To be honest, baking bread is something I do not do so often. But when I do it makes me truely happy. Working the dough, proofing, kneading, shapeing. All these physical tasks are just so rewarding, don’t you agree? If you’ve never baked your own bread, I promise you, there’s nothing to fear. While some recipes and doughs are a bit trickier and do need time and caring, this swirled wild garlic pesto bread is fool-proof and it needs nothing more than a bit of kneading with your regular kitchen machine or hand-held mixer and not even 1 1/2 hours for proofing.
The recipe is enough for 1 tin loaf of bread. And about 2 small jars of pesto, while you’ll only need roughly half of the pesto to make the bread. So you’ll have additional homemade pesto to either eat with cooked pasta (hello, dinner) or stir into a creamy soup or simple risotto. Either way, I’m sure you’ll find a delicious way to use the pesto. If you want some inspiration head over here or here.
Wild garlic pesto is really what makes this easy bread special. However, if you don’t have wild garlic available where you live or it simply isn’t the season to forage these delicate leaves, you can easily substitute with basil, parsley or another herb of your liking. To me, the moment when wild garlic starts emerging in the Austrian woods is the true sign of spring coming. The days are getting longer, the sun-rays stronger and eventually a garlicky smell starts emerging from the ground. And through dry leaves and fallen branches, vibrantly green leaves begin to make their way towards the sun.
It’s those early days of spring that really lend themselves to collect wild garlic. At this point there is almost no risk to accidentially forage lily of the valley or autumn timeless. Two plants which, similarly to wild garlic, have broad green leaves and also grow in humid woods. I have never encountered them nearby wild garlic, but if you’re unsure better check with an experienced friend or professionl whether you’ve really collected wild garlic before using it.
Before I let you go, I wanna talk real quick about the bread or bakba, if you want to call it that. Babka is traditionally a sweet Jewish twisted bread and just like traditional babka, my savory version relies on oil instead of the nowadays found hip butter-dripping recipes. While this makes a more sturdy version, it also works better with the garlicky pesto flavors. And, above all, I can keep the bread vegan without having to go the extra mile to get vegan butter to bake with. The dough comes together easily. A bit of lukewarm almond milk, dry yeast, salt, oil and flour. Pretty basic, right? I use spelt flour, a mixture of whole-wheat and white spelt flour to be exact. This way it’s richer and more wholesome but still airy and light.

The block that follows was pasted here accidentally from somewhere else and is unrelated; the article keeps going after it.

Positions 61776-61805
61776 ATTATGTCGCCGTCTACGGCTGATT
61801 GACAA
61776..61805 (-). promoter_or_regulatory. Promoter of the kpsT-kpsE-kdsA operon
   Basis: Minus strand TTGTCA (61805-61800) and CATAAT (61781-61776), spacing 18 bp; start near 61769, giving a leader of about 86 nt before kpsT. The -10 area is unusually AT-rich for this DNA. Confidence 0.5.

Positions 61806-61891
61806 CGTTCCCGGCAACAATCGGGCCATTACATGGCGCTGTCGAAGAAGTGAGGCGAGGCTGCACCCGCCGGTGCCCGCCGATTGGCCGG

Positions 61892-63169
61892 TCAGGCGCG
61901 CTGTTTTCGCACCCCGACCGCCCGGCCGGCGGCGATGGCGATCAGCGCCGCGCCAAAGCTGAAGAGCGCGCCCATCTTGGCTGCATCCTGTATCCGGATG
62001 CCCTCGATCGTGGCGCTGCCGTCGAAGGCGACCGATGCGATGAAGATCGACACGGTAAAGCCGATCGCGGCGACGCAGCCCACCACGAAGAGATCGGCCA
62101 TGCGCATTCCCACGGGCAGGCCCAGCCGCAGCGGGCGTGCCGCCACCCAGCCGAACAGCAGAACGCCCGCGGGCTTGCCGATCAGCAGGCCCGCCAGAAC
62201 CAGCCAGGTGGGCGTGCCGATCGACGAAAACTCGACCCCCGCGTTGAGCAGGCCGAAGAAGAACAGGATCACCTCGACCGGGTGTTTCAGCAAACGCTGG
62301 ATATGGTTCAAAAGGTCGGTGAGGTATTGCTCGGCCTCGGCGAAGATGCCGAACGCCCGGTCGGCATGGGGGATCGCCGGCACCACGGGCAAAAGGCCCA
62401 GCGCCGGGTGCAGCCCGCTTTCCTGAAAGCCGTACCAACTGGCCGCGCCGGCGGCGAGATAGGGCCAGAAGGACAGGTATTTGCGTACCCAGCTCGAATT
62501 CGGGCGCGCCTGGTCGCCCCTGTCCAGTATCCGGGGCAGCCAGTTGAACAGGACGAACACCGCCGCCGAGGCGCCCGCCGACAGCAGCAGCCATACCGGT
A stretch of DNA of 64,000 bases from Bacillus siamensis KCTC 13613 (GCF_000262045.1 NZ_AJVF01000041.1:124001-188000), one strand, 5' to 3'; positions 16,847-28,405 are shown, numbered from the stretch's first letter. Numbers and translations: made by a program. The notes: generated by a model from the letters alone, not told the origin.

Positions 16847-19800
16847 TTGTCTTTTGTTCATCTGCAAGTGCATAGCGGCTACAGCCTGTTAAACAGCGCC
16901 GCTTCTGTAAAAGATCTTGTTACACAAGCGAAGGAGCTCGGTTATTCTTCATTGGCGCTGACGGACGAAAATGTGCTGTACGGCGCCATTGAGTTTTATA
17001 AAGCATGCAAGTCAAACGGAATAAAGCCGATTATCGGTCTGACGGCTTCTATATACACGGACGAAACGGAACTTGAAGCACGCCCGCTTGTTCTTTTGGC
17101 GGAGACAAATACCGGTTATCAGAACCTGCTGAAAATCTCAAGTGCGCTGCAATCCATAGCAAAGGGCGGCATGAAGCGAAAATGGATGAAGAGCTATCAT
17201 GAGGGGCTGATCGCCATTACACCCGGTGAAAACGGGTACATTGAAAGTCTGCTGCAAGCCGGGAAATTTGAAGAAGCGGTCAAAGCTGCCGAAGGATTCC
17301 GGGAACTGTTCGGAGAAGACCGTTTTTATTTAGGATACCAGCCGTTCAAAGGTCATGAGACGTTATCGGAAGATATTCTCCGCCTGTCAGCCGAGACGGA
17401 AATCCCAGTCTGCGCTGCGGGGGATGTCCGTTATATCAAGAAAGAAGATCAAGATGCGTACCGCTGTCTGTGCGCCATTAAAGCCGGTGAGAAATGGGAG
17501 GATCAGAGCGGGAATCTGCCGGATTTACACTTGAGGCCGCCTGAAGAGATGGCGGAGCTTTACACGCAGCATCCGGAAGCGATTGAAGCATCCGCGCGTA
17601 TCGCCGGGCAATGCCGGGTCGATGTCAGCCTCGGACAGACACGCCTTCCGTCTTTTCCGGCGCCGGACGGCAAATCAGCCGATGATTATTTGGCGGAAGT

Once the dough has been kneaded into a smooth, elastic ball, it needs to be proven. About 1 hour in a warm, sunny spot will do. If it’s a cold day you can also put the dough into the oven with the light on. Just make sure there’s really no actual heat coming off from the light source otherwise your dough will get dry and build a crust. After the dough has doubled in size you simply punch it down, roll it into a 1/2-1cm thick rectangle. Spread your homemade pesto over the dough and roll it into a tight log. Now, you could also cut the log into rolls and bake cute little pesto rolls. Or you do what I did. You cut the log into half, lengthwise, and twist the strands into one loaf. Then you transfer it into a sandwhich baking tin and you’re good to go.
That’s it. Soon garlicky, oily flavors will start filling your kitchen with the most wonderful smell of spring. And after about 40 minutes you’re bread is ready to be enjoyed alongside a simple salad, a creamy soup or just as it is. The bread will keep soft and nice at room temperature, wrapped into a cloth, for about 5 days. But it’s best enjoyed on the day of baking.
Take care & stay safe!